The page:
Storm chasing is the art of chasing storms, such as tornados or other severe weather conditions, regardless of danger or risk. The person who chases the storm is known as the storm chaser. There are those people that chase storms do it for excitement while there are others that do in search of information to help them predict when a severe weather storm is coming and to what severity.
Roger Jenson has been labelled as the first ever storm chaser. He began chasing storms in Minnesota in the 1950s. He was able to track and chase these storms by using systematic data from local weather offices. However it was Neil Ward that brought research chasing to the forefront. He was enlisted by his state police to track and chase storms.
The art of chasing storms has gone through phases where its popularity has both increased and decreased. Most often an increase in the number of people attempting to chase storms was due to publicity from television. For example in 1978 there was a PBS broadcast about storm chasing which caused more and more people to become interested. Again in 1996 there was an increase in interest in storm chasing because of the movie Twister. This movie was action packed and gave people a sense of adventure.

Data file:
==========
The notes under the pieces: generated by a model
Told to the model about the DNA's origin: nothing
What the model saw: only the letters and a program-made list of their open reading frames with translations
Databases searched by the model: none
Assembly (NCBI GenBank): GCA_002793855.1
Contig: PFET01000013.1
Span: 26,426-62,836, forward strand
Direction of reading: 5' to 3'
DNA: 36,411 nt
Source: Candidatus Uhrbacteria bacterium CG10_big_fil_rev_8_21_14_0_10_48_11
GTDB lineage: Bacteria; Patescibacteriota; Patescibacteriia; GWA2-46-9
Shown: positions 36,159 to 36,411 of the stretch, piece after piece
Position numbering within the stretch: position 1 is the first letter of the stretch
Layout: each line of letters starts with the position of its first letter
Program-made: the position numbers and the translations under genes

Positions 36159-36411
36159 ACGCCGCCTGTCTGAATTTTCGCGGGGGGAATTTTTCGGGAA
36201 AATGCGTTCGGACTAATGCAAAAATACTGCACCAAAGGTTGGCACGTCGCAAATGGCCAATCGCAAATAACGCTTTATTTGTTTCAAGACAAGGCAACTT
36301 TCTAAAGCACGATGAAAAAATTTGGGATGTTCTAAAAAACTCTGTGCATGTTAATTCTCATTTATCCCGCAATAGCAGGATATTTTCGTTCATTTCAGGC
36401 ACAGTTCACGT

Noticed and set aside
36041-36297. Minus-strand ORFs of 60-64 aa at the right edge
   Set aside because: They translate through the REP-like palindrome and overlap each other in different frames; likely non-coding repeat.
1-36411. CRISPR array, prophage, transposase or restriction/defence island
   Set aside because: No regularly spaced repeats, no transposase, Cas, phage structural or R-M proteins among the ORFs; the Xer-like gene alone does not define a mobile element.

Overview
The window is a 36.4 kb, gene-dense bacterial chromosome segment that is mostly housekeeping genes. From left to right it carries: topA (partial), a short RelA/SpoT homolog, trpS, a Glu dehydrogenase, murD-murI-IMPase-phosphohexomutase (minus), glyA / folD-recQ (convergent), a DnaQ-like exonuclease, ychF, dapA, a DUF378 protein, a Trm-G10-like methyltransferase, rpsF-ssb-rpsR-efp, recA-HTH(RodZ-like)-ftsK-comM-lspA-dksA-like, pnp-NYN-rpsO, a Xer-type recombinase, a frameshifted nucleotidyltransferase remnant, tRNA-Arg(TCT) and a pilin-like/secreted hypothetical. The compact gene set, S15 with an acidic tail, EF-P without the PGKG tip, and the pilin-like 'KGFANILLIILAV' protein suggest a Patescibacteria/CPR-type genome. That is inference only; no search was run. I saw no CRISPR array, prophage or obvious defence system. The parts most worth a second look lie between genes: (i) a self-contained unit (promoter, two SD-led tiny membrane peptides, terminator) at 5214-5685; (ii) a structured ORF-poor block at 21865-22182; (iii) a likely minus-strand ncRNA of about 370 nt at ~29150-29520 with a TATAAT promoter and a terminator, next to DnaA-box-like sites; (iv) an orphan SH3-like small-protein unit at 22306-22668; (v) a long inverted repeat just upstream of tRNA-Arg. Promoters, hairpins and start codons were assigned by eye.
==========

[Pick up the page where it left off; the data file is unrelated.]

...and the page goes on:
Storm chasing is not without danger. The obvious dangers, of course, include getting seriously injured. The risk of getting injured comes from the fact that you will be dealing with tornado’s, lightning, floods, flying animals and vehicles. Basically anything that you can imagine can happen in the middle of a tornado. In order to chase a storm, you must drive toward or around a storm and therefore you are risking the chance of getting seriously hurt.